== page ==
Frances White Ewbank pioneered the study of C. S. Lewis at Taylor University. More than thirty years ago, she began to assign readings from Lewis’s works as the basis for writing assignments in an honors writing class. Her work inspired her colleagues as well as her students and ultimately led to the study of C. S. Lewis at Taylor today. In 1997, David Neuhouser and the Lewis and Friends Committee decided to name the colloquium in honor of this outstanding scholar and teacher.
At our previous Ewbank colloquia, we have extended the idea of “Lewis and Friends” in a number of ways. Of course, we are interested in the works of C. S. Lewis and his “friends,” — his contemporaries and his influential mentors (like George MacDonald). Also, across the distances of space and time, we extend our friendship to these authors. Finally, because of our common love for these men and women, we are friends of each other. We are friends in the sense that, to use George MacDonald’s words, we are “alike enough to understand each other, and unlike enough to interest and aid each other.”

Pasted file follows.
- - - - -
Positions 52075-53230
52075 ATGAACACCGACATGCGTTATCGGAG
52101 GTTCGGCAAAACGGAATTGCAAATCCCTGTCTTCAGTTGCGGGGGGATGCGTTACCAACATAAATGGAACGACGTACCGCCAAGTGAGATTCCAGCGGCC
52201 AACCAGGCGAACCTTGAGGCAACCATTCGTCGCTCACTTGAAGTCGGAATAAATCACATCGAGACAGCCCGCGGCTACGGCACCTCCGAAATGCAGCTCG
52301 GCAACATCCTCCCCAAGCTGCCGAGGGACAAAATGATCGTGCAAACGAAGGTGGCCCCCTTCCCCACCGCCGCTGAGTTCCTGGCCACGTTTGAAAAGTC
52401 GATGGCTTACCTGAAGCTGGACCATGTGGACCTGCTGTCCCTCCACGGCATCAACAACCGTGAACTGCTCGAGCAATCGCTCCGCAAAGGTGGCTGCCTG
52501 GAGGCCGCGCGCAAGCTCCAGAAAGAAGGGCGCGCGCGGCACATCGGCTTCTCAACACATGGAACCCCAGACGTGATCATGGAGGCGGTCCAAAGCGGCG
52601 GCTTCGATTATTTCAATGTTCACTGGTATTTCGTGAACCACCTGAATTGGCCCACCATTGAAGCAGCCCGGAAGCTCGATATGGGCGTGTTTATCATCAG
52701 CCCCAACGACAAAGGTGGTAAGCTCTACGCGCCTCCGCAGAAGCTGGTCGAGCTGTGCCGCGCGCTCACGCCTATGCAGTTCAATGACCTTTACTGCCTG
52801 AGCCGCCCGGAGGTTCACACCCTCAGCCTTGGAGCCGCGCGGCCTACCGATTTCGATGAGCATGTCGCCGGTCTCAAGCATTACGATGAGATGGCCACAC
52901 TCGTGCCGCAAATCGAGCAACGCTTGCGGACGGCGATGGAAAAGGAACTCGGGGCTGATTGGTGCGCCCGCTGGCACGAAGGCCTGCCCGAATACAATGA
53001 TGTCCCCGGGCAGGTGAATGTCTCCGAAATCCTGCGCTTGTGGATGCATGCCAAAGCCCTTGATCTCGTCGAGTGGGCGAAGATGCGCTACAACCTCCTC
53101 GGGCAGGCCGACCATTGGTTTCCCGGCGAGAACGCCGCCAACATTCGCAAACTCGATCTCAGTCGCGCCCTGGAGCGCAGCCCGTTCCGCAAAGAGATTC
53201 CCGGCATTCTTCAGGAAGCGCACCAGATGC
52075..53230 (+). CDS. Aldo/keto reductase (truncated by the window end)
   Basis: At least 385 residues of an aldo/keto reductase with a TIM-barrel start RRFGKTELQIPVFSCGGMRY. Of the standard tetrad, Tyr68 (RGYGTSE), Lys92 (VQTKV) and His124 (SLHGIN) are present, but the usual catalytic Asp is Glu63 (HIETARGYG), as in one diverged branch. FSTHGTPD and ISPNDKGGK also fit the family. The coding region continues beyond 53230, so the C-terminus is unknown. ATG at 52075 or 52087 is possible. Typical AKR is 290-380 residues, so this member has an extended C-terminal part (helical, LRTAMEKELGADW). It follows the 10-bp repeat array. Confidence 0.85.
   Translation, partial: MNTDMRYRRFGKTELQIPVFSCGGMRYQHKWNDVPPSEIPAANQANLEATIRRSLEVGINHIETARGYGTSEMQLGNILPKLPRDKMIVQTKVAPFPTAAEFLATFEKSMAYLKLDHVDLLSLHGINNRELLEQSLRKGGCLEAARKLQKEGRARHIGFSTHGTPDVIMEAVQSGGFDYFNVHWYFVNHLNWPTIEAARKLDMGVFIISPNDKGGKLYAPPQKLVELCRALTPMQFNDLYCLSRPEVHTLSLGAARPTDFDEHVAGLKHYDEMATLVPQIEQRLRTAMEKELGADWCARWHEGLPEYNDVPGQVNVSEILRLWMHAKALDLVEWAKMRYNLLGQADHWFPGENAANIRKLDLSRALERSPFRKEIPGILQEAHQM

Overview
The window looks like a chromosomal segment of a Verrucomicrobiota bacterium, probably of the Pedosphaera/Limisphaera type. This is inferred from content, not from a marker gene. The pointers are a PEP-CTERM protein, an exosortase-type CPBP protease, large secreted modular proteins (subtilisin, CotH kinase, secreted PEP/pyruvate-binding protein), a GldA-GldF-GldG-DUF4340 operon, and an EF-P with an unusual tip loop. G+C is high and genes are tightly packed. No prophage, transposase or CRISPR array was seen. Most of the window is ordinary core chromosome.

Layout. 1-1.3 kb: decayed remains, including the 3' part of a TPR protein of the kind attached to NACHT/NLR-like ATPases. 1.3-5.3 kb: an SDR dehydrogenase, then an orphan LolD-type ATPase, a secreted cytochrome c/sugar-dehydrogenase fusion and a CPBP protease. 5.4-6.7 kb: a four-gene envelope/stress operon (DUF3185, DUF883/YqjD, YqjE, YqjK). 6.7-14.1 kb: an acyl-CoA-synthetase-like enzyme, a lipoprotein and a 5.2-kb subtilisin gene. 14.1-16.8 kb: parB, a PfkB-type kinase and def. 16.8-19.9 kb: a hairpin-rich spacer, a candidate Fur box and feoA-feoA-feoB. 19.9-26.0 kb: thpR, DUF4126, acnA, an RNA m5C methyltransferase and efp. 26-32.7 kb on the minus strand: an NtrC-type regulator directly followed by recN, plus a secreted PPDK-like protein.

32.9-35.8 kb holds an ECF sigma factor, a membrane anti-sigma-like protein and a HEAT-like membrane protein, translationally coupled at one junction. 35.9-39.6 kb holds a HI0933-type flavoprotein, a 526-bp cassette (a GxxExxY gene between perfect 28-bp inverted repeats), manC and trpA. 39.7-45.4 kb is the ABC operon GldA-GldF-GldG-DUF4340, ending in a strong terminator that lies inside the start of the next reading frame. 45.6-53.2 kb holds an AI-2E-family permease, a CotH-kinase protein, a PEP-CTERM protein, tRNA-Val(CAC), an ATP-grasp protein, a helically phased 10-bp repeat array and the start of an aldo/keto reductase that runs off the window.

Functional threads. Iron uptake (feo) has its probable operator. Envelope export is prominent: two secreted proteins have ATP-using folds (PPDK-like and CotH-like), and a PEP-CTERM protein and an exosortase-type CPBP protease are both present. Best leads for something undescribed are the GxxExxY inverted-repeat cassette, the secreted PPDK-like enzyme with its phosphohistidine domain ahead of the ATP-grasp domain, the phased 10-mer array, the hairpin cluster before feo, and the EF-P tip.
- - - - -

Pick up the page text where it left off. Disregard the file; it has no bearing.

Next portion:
Our highly-participatory colloquium exists to promote meaningful conversations among “friends,” whether scholars or not, both inside and outside the scheduled sessions. Many of us find the conversation continuing for a lifetime.